Three blocks of masses m1, m2 and m3 are connected as shown in the figure. All the surfaces are frictionless and the string and pulleys are light. Find the acceleration of the block of mass m1. Figure

In this problem I know acceleration of the pulley B is same as acceleration of the block of mass $\ {m_{1}}$. But acceleration of bodies with mass $\ {m_{2}}$ and $\ {m_{3}}$ will be different since $\ {m_{2}}$ not equals $\ {m_{3}}$. So, I know that I cannot consider this(Pulley B, Blocks of mass $\ {m_{2}}$ and $\ {m_{3}}$) as a single system. But If the imagine putting those three objects in a box such that what's happening inside will not be visible to me then why I cannot consider this as a single system? The mass will thus be $\ {m_{2}}$ + $\ {m_{3}}$ and acceleration will be that of the block of mass $\ {m_{1}}$. So, I tried to find out the acceleration and I got $a=\dfrac {\left( m_{1}+m_{2}\right) g}{m_{1}+m_{2}+m_{3}}$ but, the answer is given as $\ a =\ \dfrac {g}{1+\dfrac {m_{1}}{4}\left( \dfrac {1}{m_{2}}+\dfrac {1}{m_{3}}\right) }$. So, why I am wrong here? P.S. How could I solve it in a few steps because the original solution I have is quite long.

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    $\begingroup$ By saying acceleration of the block (mass m1) and pulley B is same I mean magnitude only. $\endgroup$ – Aditya Kshitiz Aug 23 '19 at 11:15
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    $\begingroup$ Hint: think about what happens as the mass of 2 gets really small and the mass of 3 gets really big. $\endgroup$ – BioPhysicist Aug 23 '19 at 12:00
  • $\begingroup$ @Aaron Stewens then the block of mass 3 will be in almost free fall and will not cause the pulley to accelerate and therefore the block of mass 1 will not accelerate with the same acceleration of block of mass 3? But why does pulley is accelerating in the first place( in both cases m1 + m2 will be same) $\endgroup$ – Aditya Kshitiz Aug 23 '19 at 12:06
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    $\begingroup$ The tension around pulley B depends on the accelerations of blocks 2 and 3. Therefore, how blocks 2 and 3 accelerate determines the acceleration of block 1, right? $\endgroup$ – BioPhysicist Aug 23 '19 at 12:17
  • $\begingroup$ Have in mind that the important thing to accelerate mass m1 is the tension on the string that, as it is massless, will be the same all along. Furthermore, it will be twice the tension in the string between m2 and m3. But tension around pulley B must be different from (m2+m3)g for the masses to accelerate. $\endgroup$ – MaxWell Aug 23 '19 at 12:33

The key is to realize two things.

First, since pulley B is massless it must be that $$T_A=2T_B$$ where $T_A$ and $T_B$ is the tension of the string around pulley A and pulley B respectively.

Second, since pulley B accelerates downward with the same acceleration of mass 1, and because the string around pulley B has a constant length, it must be that $a_2=-a_1+a_r$ and $a_3=-a_1-a_r$, where $a_r$ is the relative acceleration between the pulley and mass 2. Adding these relations we get $$2a_1+a_2+a_3=0$$

The above key points along with equations from N2L $$m_1a_1=T_A$$ $$m_2a_2=T_B-m_2g$$ $$m_3a_3=T_B-m_3g$$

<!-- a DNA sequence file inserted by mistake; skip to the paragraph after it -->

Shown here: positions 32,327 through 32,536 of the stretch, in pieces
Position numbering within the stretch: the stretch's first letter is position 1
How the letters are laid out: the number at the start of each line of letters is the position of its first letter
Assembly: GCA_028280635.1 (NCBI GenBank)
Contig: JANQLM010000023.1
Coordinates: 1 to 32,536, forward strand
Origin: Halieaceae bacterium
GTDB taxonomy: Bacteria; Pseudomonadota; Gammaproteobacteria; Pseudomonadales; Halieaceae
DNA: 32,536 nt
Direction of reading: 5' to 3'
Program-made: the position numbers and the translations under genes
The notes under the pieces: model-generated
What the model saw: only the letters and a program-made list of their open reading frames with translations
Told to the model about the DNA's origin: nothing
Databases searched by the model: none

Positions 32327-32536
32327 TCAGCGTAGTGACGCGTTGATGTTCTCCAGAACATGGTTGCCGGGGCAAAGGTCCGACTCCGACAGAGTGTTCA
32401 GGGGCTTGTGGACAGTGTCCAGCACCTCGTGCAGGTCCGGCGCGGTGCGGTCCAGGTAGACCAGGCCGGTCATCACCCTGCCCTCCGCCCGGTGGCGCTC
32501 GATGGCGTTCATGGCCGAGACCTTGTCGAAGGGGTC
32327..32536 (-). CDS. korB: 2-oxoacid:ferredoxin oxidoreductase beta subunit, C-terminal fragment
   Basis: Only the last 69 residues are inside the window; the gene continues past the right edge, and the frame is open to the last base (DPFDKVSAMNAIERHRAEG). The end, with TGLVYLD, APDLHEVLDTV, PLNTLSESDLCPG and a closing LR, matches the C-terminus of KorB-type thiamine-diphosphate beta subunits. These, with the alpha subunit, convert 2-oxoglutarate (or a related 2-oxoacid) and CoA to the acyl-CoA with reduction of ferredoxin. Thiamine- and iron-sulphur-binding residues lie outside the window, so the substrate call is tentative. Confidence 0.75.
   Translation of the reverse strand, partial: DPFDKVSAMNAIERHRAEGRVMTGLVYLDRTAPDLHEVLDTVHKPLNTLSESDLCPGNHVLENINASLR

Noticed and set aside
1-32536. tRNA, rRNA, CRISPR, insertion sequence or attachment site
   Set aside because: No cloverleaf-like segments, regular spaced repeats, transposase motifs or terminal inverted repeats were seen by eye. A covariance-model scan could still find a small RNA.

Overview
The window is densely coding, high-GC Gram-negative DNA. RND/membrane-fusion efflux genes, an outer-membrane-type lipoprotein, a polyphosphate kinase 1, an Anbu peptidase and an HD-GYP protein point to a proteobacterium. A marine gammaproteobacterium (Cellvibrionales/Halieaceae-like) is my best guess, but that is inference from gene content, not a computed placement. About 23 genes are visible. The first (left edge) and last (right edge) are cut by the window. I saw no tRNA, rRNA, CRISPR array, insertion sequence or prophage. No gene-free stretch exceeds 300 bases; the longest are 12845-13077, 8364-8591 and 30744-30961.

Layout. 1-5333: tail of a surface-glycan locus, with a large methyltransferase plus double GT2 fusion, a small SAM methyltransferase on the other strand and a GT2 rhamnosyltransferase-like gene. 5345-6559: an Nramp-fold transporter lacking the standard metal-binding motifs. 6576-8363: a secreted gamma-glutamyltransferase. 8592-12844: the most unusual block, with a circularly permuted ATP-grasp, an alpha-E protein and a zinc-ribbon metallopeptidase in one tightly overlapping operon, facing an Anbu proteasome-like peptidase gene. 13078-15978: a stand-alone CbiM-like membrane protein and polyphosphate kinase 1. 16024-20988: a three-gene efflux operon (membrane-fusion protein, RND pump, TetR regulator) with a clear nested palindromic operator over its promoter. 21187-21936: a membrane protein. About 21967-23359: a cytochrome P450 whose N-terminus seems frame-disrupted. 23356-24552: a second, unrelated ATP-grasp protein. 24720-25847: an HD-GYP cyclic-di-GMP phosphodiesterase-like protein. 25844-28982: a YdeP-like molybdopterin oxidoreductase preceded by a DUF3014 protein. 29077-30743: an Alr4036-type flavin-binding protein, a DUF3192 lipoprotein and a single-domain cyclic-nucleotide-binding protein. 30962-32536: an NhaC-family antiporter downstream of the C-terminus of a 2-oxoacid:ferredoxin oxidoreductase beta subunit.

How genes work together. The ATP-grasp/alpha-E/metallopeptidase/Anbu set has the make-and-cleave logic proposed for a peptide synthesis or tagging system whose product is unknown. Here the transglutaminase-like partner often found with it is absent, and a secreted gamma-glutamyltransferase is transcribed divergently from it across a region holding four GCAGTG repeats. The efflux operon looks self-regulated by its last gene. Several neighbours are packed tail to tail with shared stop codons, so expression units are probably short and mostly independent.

allow us to determine an "effective mass" pulling on mass 1 by comparing to the case where the pulley B system is replaced with a single hanging mass (work left to you): $$m_{\text {eff}}=\frac{4m_2m_3}{m_2+m_3}$$

Notice how when $m_2=m_3$ we have $m_{\text {eff}}=2m_2$, which is what we would expect. Also notice if, say, $m_2\to0$ that $m_\text{eff}\to0$, which is also what we expected.

This effective mass comes from the key thing you are missing. The acceleration of masses 2 and 3 affect the total force applied to mass 1. You cannot treat the pulley B system as a "black box" whose mass is just the mass of its parts.

A simpler case to understand would be if I was in a box on a scale and you were outside the box. Let's say I was swinging on a swing hanging from the top of the box. If you were looking at the scale, you would be perplexed since the reading would oscillate up and down. Of course, I am not rapidly gaining and losing weight. The forces present "inside of the box" affected the force needed to support the box.

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  • $\begingroup$ Thanks a lot. I finally figured it out! $\endgroup$ – Aditya Kshitiz Aug 23 '19 at 14:45
  • $\begingroup$ @AdityaKshitiz Always remember to upvote useful answers, and to accept answers for future readers. If you want to wait and see if more answers come in you can. $\endgroup$ – BioPhysicist Aug 23 '19 at 14:49

Newton's equations: Upper mass T = m1 A Hanging masses m2 g – t = m2 ( A – a ) and m3 g – t = m3 ( A + a ) where a is the acceleration of the lower cord relative to the lower pulley (assuming m3 > m2 ). Also T = 2t . Divide each of the lower equations by the corresponding mass and add to eliminate “a”: 2g - t / ((1/m2) + (1/m3)) = 2 A replacing t by T/2 and dividing by 2 gives g =[(m1/4)((1/m2) + (1/m3)) + 1] A .

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    $\begingroup$ This terse recipe doesn't have the type of conceptual explanation that we hope for in our answers to homework-like questions. $\endgroup$ – rob Aug 23 '19 at 19:21

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